Kids look forward to Halloween all year long: the costumes, the trick-or-treating, and, of course, the epic candy haul. But here’s a frightening fact: children are twice as likely to get hit by a car on Halloween than on any other day of the year. Check out these tips to help keep everyone safe this Halloween.

For trick-or-treaters:

  • Make sure a responsible adult accompanies younger children during trick-or-treating.
  • If older kids are trick-or-treating without an adult present, ensure they stay in a group, that a parent helps them discuss and plan their route, and that everyone agrees on a curfew time for their return.
  • If kids are trick-or-treating after dark, provide working flashlights for all kids and escorts.
  • Make sure kids understand the rules of stranger danger: never getting into a car or going anywhere, including inside the home, of somebody they don’t know. Instruct them to only trick-or-treat at homes with a porch light on and to never enter someone’s home or car for a treat.
  • If trick-or-treating at night, use reflective tape for costumes and trick-or-treat bags. Glow sticks or glow-in-the-dark costumes are another good option for raising their visibility.
  • Only trick-or-treat on well-lit streets and use the sidewalk if there is one (if none is available, walk at the road’s edge, facing traffic), and remind kids not cut across yards or use alleys.
  • Remind adults AND kids not to look at their cell phones or other electronic devices while walking down the street or crossing the road.
  • Motorists, especially when driving at night, can have trouble spotting trick-or-treaters. Teach kids about proper road crossing etiquette: looking left, right, then left again, crossing as a group in established crosswalks, and never crossing between parked cars or to cut through people’s yards.
  • Costumes and accessories should be fire-resistant. Avoid walking near lit candles, jack-o-lanterns, or luminaries.
  • Masks can obstruct vision. Non-toxic face paints are a great alternative.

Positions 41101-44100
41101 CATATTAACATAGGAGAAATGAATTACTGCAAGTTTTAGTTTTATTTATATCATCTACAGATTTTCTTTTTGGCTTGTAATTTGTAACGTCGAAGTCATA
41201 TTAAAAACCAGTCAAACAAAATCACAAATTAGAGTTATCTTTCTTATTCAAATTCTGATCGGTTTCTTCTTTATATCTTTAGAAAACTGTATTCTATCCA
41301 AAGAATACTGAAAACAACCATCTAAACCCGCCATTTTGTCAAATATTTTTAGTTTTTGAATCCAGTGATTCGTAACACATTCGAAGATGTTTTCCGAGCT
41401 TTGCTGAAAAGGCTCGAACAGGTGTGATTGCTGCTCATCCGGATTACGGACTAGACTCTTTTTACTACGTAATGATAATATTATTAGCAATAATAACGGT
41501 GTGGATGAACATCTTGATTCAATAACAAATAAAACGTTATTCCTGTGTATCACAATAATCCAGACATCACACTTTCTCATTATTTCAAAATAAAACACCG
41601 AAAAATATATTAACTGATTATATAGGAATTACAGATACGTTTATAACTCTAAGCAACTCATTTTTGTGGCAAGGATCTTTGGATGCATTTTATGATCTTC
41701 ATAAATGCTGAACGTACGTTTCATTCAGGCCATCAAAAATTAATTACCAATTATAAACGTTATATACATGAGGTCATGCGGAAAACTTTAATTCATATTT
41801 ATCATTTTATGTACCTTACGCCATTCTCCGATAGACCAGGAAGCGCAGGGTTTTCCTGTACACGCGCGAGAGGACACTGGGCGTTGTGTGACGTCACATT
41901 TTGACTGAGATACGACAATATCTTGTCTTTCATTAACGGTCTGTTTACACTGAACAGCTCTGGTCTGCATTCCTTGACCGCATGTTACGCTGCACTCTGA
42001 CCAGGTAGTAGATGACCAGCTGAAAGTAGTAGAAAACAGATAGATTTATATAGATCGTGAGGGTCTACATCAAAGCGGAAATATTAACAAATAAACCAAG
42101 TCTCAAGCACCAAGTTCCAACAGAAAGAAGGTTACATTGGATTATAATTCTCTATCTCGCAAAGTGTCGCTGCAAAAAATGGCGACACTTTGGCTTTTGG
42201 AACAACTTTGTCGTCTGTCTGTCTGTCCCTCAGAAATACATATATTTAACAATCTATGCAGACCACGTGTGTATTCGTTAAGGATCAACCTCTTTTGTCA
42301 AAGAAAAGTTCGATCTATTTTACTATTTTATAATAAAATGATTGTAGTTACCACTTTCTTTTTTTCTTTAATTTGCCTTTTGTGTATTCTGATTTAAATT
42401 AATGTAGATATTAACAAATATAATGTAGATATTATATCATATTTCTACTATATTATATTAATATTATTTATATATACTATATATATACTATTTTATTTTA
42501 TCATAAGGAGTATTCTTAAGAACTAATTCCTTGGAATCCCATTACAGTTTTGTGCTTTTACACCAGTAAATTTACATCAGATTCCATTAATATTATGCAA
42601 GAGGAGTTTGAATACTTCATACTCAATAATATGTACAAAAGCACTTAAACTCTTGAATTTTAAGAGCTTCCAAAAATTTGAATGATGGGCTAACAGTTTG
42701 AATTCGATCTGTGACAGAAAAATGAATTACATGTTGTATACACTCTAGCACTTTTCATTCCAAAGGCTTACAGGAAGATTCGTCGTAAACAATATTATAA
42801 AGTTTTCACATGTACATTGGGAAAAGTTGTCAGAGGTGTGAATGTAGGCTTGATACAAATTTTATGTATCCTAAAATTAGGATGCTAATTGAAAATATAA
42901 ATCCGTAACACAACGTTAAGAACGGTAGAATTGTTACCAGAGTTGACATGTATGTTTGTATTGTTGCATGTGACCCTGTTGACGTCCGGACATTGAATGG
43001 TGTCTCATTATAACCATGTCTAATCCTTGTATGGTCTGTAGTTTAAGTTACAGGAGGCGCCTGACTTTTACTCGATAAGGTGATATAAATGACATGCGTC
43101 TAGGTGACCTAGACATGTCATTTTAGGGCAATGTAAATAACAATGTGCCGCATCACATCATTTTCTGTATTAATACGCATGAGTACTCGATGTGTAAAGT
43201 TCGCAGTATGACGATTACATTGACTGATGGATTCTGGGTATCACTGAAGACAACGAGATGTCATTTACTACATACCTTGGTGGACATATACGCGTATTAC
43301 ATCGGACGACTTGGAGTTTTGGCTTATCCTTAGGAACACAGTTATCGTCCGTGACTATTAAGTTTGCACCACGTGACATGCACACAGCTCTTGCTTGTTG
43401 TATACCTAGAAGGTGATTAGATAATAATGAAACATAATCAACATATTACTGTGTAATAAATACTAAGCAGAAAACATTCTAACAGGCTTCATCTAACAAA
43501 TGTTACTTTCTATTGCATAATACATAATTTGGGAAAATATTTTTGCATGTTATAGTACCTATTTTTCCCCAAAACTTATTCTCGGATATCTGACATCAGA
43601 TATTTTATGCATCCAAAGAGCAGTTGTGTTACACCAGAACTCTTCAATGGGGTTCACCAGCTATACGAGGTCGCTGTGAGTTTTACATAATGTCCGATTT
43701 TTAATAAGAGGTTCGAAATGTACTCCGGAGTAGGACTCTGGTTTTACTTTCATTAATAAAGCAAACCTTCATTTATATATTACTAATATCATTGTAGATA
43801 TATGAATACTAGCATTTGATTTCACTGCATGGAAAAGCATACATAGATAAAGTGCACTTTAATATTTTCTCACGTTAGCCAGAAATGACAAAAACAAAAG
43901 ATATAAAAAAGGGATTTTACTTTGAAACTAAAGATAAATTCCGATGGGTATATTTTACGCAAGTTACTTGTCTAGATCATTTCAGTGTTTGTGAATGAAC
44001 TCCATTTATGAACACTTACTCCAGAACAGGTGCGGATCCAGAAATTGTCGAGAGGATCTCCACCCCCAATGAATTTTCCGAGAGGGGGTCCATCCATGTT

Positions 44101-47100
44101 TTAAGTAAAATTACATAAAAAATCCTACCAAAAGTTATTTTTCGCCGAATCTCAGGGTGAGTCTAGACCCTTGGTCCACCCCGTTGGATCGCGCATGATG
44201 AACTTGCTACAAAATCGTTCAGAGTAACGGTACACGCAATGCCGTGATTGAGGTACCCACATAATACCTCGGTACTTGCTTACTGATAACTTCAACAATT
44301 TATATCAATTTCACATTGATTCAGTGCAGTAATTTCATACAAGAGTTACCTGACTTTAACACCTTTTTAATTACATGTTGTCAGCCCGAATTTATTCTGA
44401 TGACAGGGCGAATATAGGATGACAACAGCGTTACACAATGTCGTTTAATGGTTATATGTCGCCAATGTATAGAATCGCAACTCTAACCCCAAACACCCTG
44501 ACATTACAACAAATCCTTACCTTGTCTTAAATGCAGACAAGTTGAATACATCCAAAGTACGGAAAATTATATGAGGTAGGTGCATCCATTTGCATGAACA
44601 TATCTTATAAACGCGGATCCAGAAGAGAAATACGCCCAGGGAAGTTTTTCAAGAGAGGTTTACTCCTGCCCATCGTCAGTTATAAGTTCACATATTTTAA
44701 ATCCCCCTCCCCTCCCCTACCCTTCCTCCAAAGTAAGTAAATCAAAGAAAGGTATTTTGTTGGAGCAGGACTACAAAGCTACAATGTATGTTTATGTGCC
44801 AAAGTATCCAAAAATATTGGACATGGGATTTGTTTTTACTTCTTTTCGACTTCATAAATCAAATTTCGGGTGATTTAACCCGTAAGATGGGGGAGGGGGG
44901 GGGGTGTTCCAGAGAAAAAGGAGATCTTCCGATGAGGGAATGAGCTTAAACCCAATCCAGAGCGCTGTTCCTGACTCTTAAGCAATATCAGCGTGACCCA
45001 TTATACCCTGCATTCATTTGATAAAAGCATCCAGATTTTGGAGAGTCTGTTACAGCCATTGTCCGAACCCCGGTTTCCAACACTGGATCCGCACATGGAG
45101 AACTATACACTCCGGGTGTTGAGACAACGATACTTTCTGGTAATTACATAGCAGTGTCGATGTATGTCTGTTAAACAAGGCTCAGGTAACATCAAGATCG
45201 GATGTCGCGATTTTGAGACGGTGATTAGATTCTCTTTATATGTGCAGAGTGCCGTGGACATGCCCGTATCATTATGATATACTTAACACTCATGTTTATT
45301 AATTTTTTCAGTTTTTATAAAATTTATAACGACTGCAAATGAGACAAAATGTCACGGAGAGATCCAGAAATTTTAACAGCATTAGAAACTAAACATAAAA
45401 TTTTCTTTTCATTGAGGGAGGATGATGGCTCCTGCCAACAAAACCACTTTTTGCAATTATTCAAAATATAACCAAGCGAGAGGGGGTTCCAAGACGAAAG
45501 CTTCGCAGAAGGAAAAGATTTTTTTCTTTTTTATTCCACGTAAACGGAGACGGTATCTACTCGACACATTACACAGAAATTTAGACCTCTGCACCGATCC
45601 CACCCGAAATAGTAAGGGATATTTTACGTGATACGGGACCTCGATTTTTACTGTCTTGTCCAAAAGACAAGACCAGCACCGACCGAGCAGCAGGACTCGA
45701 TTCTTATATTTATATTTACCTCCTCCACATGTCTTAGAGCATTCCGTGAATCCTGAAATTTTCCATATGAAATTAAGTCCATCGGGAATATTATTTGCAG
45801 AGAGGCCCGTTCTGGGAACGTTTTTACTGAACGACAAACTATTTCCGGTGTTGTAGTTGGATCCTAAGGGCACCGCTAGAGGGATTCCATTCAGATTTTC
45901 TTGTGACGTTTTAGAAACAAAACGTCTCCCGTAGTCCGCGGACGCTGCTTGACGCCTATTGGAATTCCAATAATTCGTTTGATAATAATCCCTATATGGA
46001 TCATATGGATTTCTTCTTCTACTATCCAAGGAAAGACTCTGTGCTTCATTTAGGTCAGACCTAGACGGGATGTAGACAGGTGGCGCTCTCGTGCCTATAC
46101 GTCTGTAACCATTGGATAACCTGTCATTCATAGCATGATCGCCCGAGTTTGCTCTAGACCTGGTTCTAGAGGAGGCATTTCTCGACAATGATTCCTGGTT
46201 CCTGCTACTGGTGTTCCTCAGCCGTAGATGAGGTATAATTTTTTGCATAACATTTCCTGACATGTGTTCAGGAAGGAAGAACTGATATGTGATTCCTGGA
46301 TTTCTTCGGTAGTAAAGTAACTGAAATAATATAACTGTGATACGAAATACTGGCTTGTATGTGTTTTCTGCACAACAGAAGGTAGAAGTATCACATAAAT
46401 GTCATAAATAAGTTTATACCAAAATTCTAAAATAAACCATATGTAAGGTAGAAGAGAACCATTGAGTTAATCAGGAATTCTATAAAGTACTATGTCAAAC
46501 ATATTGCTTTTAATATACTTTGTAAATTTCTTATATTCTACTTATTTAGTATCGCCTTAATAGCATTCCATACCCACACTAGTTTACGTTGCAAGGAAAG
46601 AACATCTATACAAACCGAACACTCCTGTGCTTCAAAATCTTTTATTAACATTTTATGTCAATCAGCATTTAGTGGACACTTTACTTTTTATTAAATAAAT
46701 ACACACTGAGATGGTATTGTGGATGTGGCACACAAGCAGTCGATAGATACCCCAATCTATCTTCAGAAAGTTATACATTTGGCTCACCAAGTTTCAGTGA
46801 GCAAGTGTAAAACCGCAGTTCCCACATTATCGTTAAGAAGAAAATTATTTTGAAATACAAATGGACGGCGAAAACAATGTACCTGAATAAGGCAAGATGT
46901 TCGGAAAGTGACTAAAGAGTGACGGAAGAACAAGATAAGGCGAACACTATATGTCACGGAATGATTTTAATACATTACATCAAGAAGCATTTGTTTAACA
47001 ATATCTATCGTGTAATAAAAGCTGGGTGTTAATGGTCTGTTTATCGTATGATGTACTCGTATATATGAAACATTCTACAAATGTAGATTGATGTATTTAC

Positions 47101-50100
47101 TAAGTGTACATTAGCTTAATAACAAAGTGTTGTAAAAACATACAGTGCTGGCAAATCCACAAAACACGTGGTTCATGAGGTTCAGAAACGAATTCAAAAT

• Oversized costumes can be trip hazards. Wear shoes and costumes that fit properly.
  • Costume props like knives, swords, or staffs should always be made of soft materials, like rubber or foam, so they can bend easily should a child trip and fall while carrying it.
  • Go over how to make a 9-1-1 call with your kids, and talk about what actions they should take in the event of an emergency or if they get lost.
  • Encourage your kids to wait until they get home to start eating treats. Have an adult examine all treats before allowing kids to dig in (though tampering is rare, unwrapped items, homemade goodies, and/or choking hazards like popcorn or hard candy for kids under 4 should be thrown away and not consumed).

For drivers:

  • If you find yourself driving on Halloween night, be vigilant: watch for kids and pedestrians in crosswalks and on the roads, including on medians and curbs.
  • Be extra careful entering and exiting driveways and alleys.
  • Look out for kids who may be in dark clothing.
  • If you’re a new or inexperienced driver (or the parent of one), refrain from driving on Halloween night, if possible.

Stay safe and have a Happy Halloween!

Safe and smart

about Rebecca

Rebecca is a freelance copywriter and editor living in the SF Bay Area with her husband and two kids. She enjoys productively channeling her anxiety into safety-minded articles for home and garden, running with her robot trainer, and advocating on behalf of the Oxford comma.